Southern California is writhing with modern dance, all free and alfresco and quite audacious.
Next weekend it will be "Palisades," composed and produced by Jacki Apple of Culver City, starring 20 professional dancers and 10 senior citizens from the Santa Monica Recreation Center.
It is billed as a cliffhanger in five acts because it portrays people living on the edge. Incidentally, it will be performed on the edge of a cliff in Palisades Park.
Today and Sunday, Mary Jane Eisenberg's "Boundary Waters" will play the beach at Santa Monica.
It's a traveling environmental performance that will travel 200 yards from Lifeguard Station 26 to Lifeguard Station 25 with Eisenberg leading its environment--five dancers in black bathing suits followed by the Enormous Bones trombone band who will dismantle their instruments and play them like conch shells.
Of course we don't understand it, this art form as dim as Christo's wrapped bridges, this pastime of persons who probably smoke nuclear waste.
"People do seem to think modern dance is very serious, very dark, very grim," Eisenberg agreed. She is looking a little dark in a buzz cut, ruby stud earrings, black jeans and combat boots. "It might be that when Martha Graham started in the 1920s she did a lot of Greek myths, a lot of narrative work, Joan of Arc, Night Journey, Lamentation, and that started to set public opinion.
"But with people like Twyla Tharp coming in and doing 'Hair,' people have started to enjoy and popularize modern dance.
"Historically, at the turn of the century, it was a social statement, an attempt to free the body, to free the movement as opposed to ballet which is codified. It said: 'Let's take off the corsets. Let's take off the clothes that confined the body and the spirit and let's express ourselves freely.' "
For Eisenberg, 36, the rewards have been huge. She teaches modern dance at Cal State Long Beach, has danced from New York to Holland, from Yugoslavia to England. That appearance meant jumping in and out of cold water in a bathtub on a drafty London stage. In November. No matter. It was still an appearance at Sadler's Wells.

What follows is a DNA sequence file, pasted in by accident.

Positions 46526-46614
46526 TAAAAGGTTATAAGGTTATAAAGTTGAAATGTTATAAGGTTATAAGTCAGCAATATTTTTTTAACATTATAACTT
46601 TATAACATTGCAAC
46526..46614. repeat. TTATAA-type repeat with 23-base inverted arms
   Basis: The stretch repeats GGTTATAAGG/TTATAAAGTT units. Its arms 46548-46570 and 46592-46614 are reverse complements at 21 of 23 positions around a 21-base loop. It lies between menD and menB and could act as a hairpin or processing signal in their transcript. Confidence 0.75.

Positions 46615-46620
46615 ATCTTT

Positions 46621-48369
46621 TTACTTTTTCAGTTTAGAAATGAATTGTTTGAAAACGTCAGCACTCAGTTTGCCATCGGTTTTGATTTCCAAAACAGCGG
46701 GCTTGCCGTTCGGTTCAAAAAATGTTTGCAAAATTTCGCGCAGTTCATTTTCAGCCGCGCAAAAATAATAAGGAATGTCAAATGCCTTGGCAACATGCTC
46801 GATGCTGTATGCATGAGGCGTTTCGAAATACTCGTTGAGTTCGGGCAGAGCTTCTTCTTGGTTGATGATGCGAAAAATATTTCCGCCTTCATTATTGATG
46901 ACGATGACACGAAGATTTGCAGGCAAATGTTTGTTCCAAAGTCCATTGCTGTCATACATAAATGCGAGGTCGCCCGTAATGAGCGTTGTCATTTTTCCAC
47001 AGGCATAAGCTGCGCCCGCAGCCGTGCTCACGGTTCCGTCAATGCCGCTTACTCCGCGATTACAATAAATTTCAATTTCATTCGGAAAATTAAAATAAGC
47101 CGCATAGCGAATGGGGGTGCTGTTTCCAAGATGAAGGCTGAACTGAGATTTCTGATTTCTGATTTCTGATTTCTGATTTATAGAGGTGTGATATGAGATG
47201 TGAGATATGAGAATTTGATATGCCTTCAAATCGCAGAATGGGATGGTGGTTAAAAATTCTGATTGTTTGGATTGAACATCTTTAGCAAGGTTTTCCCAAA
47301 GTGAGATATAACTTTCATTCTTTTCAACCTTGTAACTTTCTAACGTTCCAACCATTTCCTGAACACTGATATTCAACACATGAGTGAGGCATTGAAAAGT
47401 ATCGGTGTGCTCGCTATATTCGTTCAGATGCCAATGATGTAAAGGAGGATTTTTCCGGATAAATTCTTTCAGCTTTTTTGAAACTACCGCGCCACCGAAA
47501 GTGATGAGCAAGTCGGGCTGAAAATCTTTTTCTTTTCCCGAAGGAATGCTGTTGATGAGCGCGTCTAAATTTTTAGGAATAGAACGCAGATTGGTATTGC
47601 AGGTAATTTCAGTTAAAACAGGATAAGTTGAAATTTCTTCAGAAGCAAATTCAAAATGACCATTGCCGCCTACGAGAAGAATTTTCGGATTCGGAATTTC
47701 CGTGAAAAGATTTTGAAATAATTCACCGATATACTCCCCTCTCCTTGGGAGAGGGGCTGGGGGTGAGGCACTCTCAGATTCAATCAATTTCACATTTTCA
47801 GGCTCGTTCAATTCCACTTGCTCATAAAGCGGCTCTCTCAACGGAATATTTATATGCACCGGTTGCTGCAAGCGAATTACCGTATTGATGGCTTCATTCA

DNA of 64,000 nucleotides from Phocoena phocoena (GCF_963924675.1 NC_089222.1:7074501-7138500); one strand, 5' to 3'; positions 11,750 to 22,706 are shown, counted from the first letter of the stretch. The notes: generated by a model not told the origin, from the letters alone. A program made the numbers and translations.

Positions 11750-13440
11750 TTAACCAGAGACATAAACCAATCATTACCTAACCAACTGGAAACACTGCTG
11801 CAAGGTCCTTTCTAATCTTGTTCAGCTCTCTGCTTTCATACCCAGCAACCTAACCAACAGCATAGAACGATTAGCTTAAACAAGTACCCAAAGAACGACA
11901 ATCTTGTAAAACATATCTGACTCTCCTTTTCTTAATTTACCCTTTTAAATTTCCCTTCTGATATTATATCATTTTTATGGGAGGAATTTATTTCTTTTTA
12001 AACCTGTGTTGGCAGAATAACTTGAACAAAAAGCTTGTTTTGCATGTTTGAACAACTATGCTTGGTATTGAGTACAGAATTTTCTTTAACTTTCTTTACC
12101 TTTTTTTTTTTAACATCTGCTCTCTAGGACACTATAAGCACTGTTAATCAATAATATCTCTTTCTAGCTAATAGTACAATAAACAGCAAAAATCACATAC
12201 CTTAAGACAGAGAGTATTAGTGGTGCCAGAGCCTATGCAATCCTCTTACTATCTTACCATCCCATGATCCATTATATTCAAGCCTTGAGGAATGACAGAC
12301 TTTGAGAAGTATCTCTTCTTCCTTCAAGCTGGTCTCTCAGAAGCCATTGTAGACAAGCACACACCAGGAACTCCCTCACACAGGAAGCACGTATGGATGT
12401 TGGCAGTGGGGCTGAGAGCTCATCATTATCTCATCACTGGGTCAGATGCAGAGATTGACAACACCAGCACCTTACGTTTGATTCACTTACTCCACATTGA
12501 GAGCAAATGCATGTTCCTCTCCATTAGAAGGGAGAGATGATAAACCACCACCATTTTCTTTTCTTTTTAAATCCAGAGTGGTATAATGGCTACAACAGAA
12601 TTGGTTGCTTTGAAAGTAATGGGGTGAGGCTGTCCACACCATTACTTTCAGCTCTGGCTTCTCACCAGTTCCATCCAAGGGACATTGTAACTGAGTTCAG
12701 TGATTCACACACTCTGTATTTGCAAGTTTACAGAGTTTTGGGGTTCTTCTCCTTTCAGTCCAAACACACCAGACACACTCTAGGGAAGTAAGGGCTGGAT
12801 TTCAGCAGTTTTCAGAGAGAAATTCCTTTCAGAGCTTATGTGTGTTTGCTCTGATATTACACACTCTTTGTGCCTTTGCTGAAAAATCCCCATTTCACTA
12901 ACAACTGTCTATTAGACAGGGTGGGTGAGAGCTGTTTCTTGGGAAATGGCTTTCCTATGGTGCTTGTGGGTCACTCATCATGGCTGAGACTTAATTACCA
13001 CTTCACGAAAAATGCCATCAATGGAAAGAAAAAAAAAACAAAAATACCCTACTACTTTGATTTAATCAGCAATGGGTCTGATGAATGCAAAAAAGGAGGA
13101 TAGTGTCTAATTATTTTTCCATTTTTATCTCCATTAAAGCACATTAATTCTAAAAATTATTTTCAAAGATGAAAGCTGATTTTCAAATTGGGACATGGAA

She knows that if there are 1,000 followers of today's performance on Santa Monica beach, about 800 will be sand potatoes who just strolled over to see what was doing. But, she says, they will be exposed to the art and they will interpret what they will and most will be caught up in the sheer exhilaration of the happening.
"Boundary Waters' will be five trombonists and five dancers and five what we call markers, dancers who carry long poles for staking your claim on the land.
"The work is in three parts. The first section is about this natural element of the beach and the water, the sun, the sand, and there are movements where the winds are pushing you like a sailboat. The trombones play Beach Boys tunes and they'll make bird sounds.
"Then we go parade-style up to Lifeguard Station 25 and the second section. It's about people and relationships and the dancers mime coming to the beach, carrying a big cassette player, playing volleyball. That's done to Calypso music.
"We parade to the third section and that's about the fun you can have at the beach. You know: 'I'll race you down to the corner and back.' They'll try and drag one dancer to the water and bury another in the sand. At the very, very end, they run into the water and that's the end of the piece."
There's no message, she says, to this work sponsored by the Santa Monica Arts Commission. It's just neat, enjoyable entertainment. There is, she adds, no audience involvement. Attendance is participation.
"And you get a little bit of culture right there on the beach where you least expect it."
"Boundary Waters," at Ocean Park Boulevard and Barnard Way, Santa Monica, starting at Lifeguard Station 26. Today and Sunday at 3 p.m.
"Palisades," at the Rose Garden Trellis House, Palisades Park, August 1-2, at 7 p.m.